- “I loved walking around the water and saw a red winged blackbird for the first time.”
- “I saw cracked eggs in the grass. I think the fox ate the eggs.”
- “I touched ladybugs but I didn’t want them to pee on me. They tickled my finger. I left the ladybugs in their environment.”
- “I was excited to see a grasshopper.”
- “I saw so many pinecones on the trail. I wonder if some animals left them there.”
- “I heard a bird before I even saw it.”
- “The wind blew the water. The water was shining so bright. It was sparkly.”
- “There was a huge pile of red and black ants.”
- “I saw a spider web, it was cool!”
Thank you to the volunteers who joined us and encouraged the children to use their senses to explore our community.
Our first week of Wildlife Wednesdays was amazing! We made our way to the waterfalls as soon as we got to school. Along the way the children noticed the ducks in the pond. They thought it would be a great experiment to see if I could blow my duck call whistle to try to speak to the ducks. After a few (sad) attempts, children in both classes suggested maybe I was using it upside down (Hahaha!). Mrs. Campbell suggested perhaps ducks have a secret duck code and that we just don’t know it. The children thought that was the most likely reason they were ignoring us! A few of our parents shared some information about ducks with us as well! The children noticed that they were different colours and this led to some of the children teaching each other about male and female duck colouring.
The children noticed many signs of nature along the way including some bright red buds on trees, birds tweeting, and a line of ants walking along the pathway.
Once we arrived at the Falls we had a snack (because walking is hard work!), did some yoga and read a story. The children were very excited to start exploring nature and the forest around us. We then read another story called “A Quiet Place” and talked about a Sit-Spot. A sit-spot is a place all of your own where you can observe nature and enjoy peacefulness. They children took their journals with them to choose a sit-spot and wrote and drew about what they saw. We then came back to the circle and shared our journals. Some children chose to collect 1 piece of loose nature to bring back to class to explore further.
We had another snack followed by a game and then it was time to head back!
Thank you to the wonderful volunteers who came with us! If you are interested in joining us there are still days available on the sign-up website and we can always accommodate more parents than spots available! You only need to have a current police record check on file with the office. I have heard that the Chestetmere RCMP has very fast turn-around to get your police check back. You just need to ask me or the office for a blue form to take in and give to them.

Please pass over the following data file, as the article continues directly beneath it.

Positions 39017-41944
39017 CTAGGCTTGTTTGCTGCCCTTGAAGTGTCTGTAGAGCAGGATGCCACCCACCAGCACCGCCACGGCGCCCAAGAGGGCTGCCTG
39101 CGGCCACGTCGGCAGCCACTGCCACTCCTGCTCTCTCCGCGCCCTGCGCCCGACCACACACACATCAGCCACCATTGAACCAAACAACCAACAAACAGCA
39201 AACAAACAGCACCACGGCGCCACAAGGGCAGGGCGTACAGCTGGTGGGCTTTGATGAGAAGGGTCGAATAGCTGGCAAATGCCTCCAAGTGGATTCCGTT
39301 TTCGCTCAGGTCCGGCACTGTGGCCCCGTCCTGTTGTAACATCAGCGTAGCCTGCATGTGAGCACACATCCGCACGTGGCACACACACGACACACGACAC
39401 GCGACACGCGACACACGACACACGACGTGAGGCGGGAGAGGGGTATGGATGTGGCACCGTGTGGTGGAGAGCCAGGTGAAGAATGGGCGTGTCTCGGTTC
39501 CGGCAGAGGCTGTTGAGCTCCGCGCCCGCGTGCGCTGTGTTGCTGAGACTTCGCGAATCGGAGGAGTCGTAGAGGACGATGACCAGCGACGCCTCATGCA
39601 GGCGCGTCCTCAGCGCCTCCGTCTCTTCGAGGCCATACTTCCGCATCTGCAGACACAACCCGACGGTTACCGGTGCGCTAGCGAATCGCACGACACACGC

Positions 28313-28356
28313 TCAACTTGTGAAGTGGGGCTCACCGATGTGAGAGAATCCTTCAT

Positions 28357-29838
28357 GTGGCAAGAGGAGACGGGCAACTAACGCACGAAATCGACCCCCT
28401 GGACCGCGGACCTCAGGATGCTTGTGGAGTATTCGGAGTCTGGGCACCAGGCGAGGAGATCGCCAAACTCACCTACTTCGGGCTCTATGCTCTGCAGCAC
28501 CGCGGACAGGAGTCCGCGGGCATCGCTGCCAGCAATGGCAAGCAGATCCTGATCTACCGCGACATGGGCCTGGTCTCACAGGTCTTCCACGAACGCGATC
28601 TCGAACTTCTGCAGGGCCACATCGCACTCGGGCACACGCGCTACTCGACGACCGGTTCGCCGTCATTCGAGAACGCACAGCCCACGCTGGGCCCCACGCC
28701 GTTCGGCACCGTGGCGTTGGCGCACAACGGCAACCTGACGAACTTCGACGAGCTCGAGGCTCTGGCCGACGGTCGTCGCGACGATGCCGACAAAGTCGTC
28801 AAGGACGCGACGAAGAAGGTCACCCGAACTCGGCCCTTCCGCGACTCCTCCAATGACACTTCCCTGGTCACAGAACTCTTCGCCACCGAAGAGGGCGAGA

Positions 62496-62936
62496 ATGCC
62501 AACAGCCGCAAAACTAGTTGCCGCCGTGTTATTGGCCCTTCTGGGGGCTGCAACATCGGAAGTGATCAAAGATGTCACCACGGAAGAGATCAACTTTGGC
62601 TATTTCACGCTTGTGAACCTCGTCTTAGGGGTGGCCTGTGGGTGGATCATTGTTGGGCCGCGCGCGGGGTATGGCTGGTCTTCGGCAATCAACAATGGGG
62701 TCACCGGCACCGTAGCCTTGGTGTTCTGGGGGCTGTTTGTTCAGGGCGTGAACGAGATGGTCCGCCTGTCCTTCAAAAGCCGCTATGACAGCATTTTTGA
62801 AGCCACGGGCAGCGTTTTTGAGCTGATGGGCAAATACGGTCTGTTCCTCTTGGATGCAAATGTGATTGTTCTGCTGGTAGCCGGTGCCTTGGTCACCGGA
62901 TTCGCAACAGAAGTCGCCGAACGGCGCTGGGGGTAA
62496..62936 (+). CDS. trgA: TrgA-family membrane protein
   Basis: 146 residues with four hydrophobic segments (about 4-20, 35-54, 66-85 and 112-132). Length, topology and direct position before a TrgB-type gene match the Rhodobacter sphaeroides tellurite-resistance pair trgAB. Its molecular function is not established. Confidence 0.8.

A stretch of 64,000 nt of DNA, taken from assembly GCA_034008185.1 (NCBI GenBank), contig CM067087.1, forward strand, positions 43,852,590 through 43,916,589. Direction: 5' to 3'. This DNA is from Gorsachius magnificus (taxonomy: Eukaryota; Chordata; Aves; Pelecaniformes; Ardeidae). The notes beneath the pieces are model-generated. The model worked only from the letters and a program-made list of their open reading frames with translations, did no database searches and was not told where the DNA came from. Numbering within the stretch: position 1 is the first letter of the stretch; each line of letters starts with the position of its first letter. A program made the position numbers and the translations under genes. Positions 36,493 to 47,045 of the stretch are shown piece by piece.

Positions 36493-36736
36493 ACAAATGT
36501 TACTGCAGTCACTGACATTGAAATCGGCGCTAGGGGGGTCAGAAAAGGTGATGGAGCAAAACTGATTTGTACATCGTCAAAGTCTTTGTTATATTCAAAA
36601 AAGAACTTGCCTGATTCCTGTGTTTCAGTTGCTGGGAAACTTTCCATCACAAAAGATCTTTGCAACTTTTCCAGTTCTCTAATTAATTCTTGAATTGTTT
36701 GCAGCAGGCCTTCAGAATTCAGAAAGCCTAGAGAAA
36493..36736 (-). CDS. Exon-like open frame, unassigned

This week the gym was set-up as a Mission-Impossible spy training course. The Kindergarten children loved experiencing this!!
I hope everyone had a wonderful Spring Break! Unfortunately it still does not look or feel like Spring outside…
Just a few quick reminders this week:
Thursday evening are the student showcase of learning. This is where your child will be the teacher and you will be the student! Mrs. Robinson and Mrs. Napier will be there to facilitate, and will be happy to say hello to you, but please note that if you have specific concerns about your child, we will need to set up a separate time to discuss these concerns. There are no appointments, it is a drop-in style and runs from 4-7pm.
This is a reminder that if your child will be going home with someone other than a person on your emergency contact list at the office, you must let us know. You can either: Write a note in the note-tote (this is the easiest for us), phone the office to let them know, or email your child’s teacher (some days we don’t have a chance to check our emails when the children are here so if you send after school starts we may not see it before dismissal). It is for liability reasons that we need to check with parents each and every time so if you are supposed to take another child home with you and we have not been told, please be patient because we will need to have the office phone home to double check.
Thanks everyone! We hope to see every family on Thursday night. We think you will be extremely proud of your child and how far they have come since September.
-Robyn Napier & Sheila Robinson
We had a very exciting day in Kindergarten celebrating Spring. A HUGE thank-you to the families who sent in treat for the students. They loved them. We wish every family a very happy Spring Break.